Gildow to discuss the speed of change at chamber meeting
In his many walks of life, Ray Gildow keeps an eye on the future. People in Staples know Gildow as a television talk show host, educator, coach, musician, fishing guide and outdoors columnist.
Gildow said he’s not a true futurist, but follows the subject and it will be the topic of his speech at the Staples-Motley Area Chamber of Commerce annual dinner Jan. 19 at Ted & Gen’s in Aldrich.
“The talk will be a snapshot of what I’ve learned,” said Gildow. “The future is exciting but challenging.”
Gildow said he’s always been interested in futuristic predictions and has worked with former Bemidji State University President M. James Bensen, who Gildow says is a true futurist, who belongs to futurist groups.
Gildow started solidifying his message while working with the STRIVE mentoring program, where local citizens help high school seniors through their final year of high school and help them develop a plan for their future.
While helping students, Gildow said he keeps coming across interesting predictions. “This year’s senior class will have 14 job changes in their careers,” said Gildow. “Many of them will be jobs we don’t even know exist now.”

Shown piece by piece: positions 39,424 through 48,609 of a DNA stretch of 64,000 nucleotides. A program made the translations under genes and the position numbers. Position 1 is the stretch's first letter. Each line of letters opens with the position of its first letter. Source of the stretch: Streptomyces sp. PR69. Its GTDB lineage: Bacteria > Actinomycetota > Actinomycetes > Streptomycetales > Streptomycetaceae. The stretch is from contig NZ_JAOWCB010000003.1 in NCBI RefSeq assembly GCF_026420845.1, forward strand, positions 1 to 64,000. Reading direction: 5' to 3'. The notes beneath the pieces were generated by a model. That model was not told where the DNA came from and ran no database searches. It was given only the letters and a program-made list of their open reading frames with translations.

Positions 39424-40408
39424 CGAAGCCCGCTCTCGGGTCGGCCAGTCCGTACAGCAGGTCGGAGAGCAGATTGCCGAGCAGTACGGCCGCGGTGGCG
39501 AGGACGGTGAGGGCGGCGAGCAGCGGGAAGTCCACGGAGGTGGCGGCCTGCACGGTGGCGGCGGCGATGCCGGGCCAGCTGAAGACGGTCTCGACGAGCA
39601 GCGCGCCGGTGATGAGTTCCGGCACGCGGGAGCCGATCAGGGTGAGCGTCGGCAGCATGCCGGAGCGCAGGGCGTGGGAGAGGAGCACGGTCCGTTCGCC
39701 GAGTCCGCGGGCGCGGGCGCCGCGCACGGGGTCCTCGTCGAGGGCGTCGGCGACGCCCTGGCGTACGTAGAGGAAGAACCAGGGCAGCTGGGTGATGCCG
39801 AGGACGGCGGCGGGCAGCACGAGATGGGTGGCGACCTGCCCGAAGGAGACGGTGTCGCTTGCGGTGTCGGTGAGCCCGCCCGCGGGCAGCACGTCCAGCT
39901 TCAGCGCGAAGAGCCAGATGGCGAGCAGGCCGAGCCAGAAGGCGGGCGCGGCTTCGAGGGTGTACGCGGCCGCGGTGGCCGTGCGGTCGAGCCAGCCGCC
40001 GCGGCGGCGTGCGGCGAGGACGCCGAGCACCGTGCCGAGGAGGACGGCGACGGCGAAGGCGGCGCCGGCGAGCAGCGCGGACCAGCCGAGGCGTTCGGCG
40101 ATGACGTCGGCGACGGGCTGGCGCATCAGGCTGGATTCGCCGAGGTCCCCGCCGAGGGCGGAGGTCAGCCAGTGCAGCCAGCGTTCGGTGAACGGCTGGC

To prepare for that unknown job market, Gildow said students need to be highly educated and learn how to be flexible. He said the current job market doesn’t have enough people trained to fit the coming needs.
It’s not just young people needing to keep up, as the increased speed of change is completely tearing apart institutions, businesses and government. “It’s impacting all of us,” said Gildow.
Gildow gave an example of driverless cars, which are already being tested on U.S. roads. “No one has developed any rules for them,” said Gildow. “When it comes, we won’t know what to do with it.”
To demonstrate how rapidly change is affecting us now, Gildow compared the latest smart phones with the first long distance communication gadget, the telegraph. “The rate of change for the telegraph was fairly flat, it was basically the same for many years,” said Gildow. “An iPhone has something new every month. We have to cope with that rate of change.”
Gildow said it takes time and effort to keep up with the changing world. A good start could be the chamber dinner on Jan. 19.